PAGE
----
With the creation of the Central Bank of Brazil, legal mechanisms were outlined to allow the institution to act as a “bank of banks”. In 1985-1986 the reorganization of government finances redefined accounts and responsibilities between the Central Bank of Brazil, Bank of Brazil and a redesigned National Treasury 9 in order to take gradually the control of all the federal budget and fiscal financing matters. In 1986 the Special Account 10 was abolished and the money supply from the Central Bank to the Bank of Brazil began to be clearly identified in the budgets of both institutions, thus eliminating automatic transfers.

The reorganization of government finances advanced up to 1988, when the responsibilities that are typical of monetary authorities were progressively transferred from the Bank of Brazil to the Central Bank. The atypical activities performed by the Central Bank were transferred to the National Treasury, such as those related to fostering initiatives and the management of the federal public debt.

The 1988 Constitution granted important rules regarding the activities of the Central Bank, as the exclusive delegation to issue money on behalf of the Union. In order to approve the President's nominee for the positions of Deputy Governor or Governor of the Central Bank the Constitution stipulated the need for a public hearing, and a secret vote in the Senate. Furthermore, the Constitution prohibited the Central Bank to grant direct or indirectly loans to the National Treasury.

Under article 192, the 1988 Constitution also mandated the need for a complementary law concerning the National Financial System, intended to substitute Law 4,595 and to redefine duties and organization of the Central Bank.
Amortization Office building, 1906. Arquivo Nacional.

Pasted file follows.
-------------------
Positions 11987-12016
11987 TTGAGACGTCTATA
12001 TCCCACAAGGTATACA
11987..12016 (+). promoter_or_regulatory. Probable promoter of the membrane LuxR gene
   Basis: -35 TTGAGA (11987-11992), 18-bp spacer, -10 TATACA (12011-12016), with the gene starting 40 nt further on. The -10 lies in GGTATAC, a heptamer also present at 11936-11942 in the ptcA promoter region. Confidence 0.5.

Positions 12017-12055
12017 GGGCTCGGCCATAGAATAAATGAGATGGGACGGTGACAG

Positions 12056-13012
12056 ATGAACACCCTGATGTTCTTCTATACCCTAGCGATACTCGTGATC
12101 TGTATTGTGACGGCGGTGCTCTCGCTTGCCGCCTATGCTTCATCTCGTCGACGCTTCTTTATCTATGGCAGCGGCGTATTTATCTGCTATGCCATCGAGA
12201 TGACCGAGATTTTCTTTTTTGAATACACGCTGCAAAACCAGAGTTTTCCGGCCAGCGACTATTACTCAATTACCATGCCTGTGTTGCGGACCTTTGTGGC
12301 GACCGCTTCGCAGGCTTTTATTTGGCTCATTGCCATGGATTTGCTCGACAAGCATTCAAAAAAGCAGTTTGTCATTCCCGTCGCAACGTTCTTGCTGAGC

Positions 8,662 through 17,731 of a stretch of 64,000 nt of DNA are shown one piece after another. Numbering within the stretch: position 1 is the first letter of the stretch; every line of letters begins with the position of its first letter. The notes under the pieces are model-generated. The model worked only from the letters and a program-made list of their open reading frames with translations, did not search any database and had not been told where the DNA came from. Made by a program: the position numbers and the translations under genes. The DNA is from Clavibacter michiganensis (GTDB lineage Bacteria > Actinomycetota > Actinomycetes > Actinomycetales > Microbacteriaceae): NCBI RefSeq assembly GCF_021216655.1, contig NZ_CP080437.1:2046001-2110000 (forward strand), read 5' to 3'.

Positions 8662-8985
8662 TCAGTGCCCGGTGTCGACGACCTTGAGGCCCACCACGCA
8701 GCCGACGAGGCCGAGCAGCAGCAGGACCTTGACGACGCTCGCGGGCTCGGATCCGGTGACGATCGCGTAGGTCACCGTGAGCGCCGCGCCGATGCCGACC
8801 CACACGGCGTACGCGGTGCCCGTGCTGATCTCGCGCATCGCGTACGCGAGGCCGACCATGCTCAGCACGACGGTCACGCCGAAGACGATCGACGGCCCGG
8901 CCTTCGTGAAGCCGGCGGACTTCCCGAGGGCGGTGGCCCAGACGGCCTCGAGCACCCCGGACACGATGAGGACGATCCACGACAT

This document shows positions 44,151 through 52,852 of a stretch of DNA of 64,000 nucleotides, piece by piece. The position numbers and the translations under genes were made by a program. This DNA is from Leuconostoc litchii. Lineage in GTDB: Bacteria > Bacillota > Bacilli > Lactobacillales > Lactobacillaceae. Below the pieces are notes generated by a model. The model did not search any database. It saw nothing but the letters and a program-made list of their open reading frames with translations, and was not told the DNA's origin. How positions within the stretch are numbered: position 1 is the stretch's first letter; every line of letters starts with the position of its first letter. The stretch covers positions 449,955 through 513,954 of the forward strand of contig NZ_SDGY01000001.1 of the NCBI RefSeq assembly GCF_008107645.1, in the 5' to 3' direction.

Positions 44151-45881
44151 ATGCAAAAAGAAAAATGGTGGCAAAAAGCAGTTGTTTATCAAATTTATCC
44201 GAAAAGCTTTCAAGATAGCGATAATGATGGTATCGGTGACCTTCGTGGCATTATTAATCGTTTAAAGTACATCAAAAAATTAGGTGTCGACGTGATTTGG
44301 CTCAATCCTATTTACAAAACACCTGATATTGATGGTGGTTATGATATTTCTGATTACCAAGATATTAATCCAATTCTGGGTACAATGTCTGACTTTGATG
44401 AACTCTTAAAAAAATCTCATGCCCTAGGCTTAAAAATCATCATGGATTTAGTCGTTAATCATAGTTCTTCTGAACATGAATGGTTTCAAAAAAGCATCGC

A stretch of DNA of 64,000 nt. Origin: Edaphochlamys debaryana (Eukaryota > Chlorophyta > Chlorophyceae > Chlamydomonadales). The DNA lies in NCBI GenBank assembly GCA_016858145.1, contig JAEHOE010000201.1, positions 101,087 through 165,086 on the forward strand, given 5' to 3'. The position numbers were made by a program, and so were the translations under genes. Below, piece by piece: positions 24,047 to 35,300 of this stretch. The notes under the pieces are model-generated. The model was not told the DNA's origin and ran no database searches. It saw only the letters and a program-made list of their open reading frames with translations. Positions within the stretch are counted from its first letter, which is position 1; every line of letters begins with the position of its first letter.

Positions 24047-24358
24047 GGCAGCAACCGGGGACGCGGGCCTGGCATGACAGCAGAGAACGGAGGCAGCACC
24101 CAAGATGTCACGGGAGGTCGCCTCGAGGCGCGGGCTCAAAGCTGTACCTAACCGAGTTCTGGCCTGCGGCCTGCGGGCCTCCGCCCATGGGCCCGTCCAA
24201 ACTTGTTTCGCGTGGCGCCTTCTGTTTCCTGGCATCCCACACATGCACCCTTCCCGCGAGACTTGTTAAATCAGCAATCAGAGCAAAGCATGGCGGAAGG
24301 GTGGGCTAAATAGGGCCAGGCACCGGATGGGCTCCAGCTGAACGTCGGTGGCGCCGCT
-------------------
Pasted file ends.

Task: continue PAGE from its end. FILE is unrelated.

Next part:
Back to the first years in Rio de Janeiro

All employees of the Central Bank were expected to be gathered at a single building, previously belonging to the Amortization Office 11. However, right after the establishment of the Central Bank, the administration was distributed over more than ten different addresses throughout the city.

At that time, there was an attempt to group all departments of the Central Bank in a single headquarters, but when the 1967 Constitution and Decree 60,871 12 went into force, the historical course of the institution changed. This decree determined that all the personnel had to be transferred to the country's capital.

The first years in Brasília

In June 1967, a task force was appointed to plan the transfer of Central Bank headquarters to Brasília 13, in accordance with articles 2 and 183 of the 1967 Constitution 14.

Article 2. The Federal District is the Union's capital.

Article 183. Within one hundred and eighty days from the enactment of this Constitution the Executive Power shall propose a bill to Congress in order to rule the completion of the transfer of the federal organs which remained on the Guanabara state to the Union's capital.

Initially the Central Bank was meant to be built in an area located at the North banking district donated by Brasilia's local government in October 1967.

The massive transfer of employees was discarded, pursuant to Law 5,363 15 of November 30, 1967, which addressed the transfer of “core units of the federal administration”, and by virtue of the Central Bank's decentralization process. The first unit to operate in Brasília was a section of the Legal Department. In January 1969, an additional section subordinated to the Governor's office began to operate.